If the sheer numbers of printed pamphlets alone had first given a future to Quaker beliefs, collecting these printed pamphlets in an official library was a crucial second step, in addition to streamlining the process of submission and publication. A team of eight Friends set out to collect the books and solicit manuscripts: George Roberts, William Welch, Ellis Hookes, James Claypoole, George Whitehead, William Penn, and Ellis Hookes, who was also in charge of keeping the meeting minutes. Nicholas Jorden of Bristol, and Nicholas Cole of Plymouth, were also sent to scare up printed Quaker and Anti-Quaker tracts from their parts of the country. The Second Morning Meeting, with its origins in collective trembling, quaking, and sometimes streaking, became a unit for archiving, printing, and circulating ideas that would not be unfamiliar to activists today.

The Second Morning Meeting minutes give insight into the many different fates that could befall a book under collective decision-making. Outright acceptance and rejection of manuscripts was rarely the case. Even the most prominent Quakers submitted to the authority of the Second Morning Meeting: George Fox himself had a “paper … read and ordered to be laid by till G.F. be spoken with about it,” and a work by another Quaker leader, Isaac Pennington, had his book The soul’s food “not Judged meet to be printed.” A book written by John Bezers, read by Bezers himself aloud to the meeting, was “concluded not convenient nor safe to be printed or published.” Moreover, Bezer’s depiction of Jesus in the work caused the Meeting to persuade Bezer to “submitt & give [the book] up to the Meeting” for safekeeping—a process involving some negotiation but with which “he expressed his satisfaction therein.” Since James Naylor had been arrested and mutilated in retribution for entering the town of Bristol upon a donkey in the manner of Jesus’s entrance into Jerusalem in 1656, the Meeting upheld a ban of his writings to distance themselves from his bad reputation. They ordered “the printing of J: Naylors Bookes be suspended till it be taken into further & more generall Consideration by the 2d dayes meeting & some Antient friends of the Citty,” and did not lift the ban for nearly two decades.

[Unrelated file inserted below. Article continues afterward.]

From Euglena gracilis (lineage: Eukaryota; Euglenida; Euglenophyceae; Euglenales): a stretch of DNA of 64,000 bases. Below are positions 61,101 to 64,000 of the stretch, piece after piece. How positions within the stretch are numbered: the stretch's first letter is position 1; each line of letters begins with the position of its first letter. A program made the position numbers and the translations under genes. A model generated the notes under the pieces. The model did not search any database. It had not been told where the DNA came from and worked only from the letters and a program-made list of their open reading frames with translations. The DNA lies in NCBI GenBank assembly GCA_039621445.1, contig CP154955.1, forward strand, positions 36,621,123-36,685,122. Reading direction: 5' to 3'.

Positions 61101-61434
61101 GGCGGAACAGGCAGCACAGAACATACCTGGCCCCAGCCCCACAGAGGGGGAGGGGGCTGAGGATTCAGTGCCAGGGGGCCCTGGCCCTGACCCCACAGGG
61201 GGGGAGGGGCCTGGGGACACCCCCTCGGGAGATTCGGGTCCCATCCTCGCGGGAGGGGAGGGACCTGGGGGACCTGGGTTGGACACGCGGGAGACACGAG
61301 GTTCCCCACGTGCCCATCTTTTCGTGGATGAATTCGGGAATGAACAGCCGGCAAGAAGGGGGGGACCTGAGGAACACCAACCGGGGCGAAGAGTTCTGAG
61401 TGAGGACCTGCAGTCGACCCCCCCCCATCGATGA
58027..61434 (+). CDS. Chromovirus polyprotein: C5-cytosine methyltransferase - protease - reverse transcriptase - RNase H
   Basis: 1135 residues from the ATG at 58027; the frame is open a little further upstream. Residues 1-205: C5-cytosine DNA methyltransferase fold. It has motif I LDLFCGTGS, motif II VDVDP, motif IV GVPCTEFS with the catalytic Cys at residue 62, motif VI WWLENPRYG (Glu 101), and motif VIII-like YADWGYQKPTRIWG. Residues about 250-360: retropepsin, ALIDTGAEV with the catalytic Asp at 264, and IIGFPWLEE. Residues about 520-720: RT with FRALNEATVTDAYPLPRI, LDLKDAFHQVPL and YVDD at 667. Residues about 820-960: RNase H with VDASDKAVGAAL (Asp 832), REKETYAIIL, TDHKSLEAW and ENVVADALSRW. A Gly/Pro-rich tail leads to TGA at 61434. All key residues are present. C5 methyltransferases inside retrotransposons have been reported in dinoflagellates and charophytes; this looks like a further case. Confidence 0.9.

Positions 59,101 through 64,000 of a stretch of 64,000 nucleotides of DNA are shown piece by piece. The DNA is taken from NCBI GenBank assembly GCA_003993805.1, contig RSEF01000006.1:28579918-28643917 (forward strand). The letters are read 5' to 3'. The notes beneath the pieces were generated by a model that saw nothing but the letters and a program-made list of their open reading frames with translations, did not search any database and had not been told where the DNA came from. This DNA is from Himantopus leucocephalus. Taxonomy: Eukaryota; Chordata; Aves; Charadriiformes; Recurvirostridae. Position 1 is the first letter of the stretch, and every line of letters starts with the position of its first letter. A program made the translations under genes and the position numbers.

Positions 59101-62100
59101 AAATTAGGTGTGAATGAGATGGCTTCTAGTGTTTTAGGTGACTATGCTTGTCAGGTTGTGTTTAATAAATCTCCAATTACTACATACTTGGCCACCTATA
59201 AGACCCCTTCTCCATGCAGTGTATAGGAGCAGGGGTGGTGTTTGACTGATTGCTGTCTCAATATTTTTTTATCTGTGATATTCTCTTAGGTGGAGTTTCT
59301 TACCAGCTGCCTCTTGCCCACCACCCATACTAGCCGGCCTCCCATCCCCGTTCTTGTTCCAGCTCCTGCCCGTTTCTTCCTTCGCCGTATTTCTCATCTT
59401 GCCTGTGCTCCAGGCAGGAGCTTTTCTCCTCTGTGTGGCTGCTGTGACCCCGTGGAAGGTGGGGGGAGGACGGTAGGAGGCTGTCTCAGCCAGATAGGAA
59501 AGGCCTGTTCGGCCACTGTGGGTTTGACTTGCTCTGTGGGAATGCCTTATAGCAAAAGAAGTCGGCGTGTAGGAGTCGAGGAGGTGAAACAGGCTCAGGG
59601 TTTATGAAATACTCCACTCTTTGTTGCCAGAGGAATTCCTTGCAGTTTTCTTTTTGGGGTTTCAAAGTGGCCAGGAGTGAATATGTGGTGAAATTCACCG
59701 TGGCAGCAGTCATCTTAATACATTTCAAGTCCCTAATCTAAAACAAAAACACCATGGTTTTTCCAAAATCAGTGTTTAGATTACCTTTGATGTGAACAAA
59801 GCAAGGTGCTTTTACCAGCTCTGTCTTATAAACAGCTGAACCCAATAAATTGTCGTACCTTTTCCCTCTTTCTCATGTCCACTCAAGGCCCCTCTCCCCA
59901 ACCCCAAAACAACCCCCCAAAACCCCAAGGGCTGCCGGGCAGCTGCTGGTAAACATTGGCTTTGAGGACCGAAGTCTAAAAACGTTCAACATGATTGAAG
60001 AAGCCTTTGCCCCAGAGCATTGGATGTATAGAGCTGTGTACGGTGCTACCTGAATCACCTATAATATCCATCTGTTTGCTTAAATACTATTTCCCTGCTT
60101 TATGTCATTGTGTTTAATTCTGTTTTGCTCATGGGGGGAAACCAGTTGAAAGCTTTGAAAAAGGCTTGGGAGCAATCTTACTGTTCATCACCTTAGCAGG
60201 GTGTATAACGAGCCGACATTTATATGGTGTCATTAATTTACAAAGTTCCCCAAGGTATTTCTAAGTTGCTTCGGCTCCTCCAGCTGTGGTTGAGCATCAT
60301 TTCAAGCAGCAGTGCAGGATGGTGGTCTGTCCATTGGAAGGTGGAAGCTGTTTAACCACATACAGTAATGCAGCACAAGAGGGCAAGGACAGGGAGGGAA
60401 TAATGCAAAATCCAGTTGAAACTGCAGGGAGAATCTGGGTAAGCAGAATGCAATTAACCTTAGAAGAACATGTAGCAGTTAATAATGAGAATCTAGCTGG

This element of rejection hints at a shorthand definition suggested by some historians for the Second Morning Meeting: a censoring body. It’s also seen to be at odds with the original spirit of the Quaker movement: one of mystical visions and involuntary proclamations, or as the Quakers Dream described it, “Shreekings, Shaking, Quakings, Roaring, Yellings, Howlings.” Shaping the Quaker “message” did take up a lot of the Meeting’s agenda, but seen within the totality of the tedious corpus of meeting minutes, censorship was just one of its functions.

For instance on 30th November 1673 an “Epistle entituled a loveing seasonable advice to the Children of light” written by Thomas Taylor was deemed unfit for print, but the Meeting decided that it might be “spread & read amongst freinds in Manuscript where it may be serviceable.” Sometimes works were not printed because they were old news, for instance in John Gratton’s “answer to John Cheney … it’s so long since the Preists sheet came forth.” And since it was rumored that Cheney intended to write more (and he did, called The Shibboleth of Quakerism), they decided “the rest may be answered in one book” to conserve time and money. Aside from practical reasons, works were most often rejected to prevent “reviving troubles to friends,” either with other religious groups such as Baptists, or with authorities with the power to fine or imprison the author. In other cases, Friends writing works from prison were encouraged to withhold publication out of concern that it would “frustrate & strengthen their bonds”.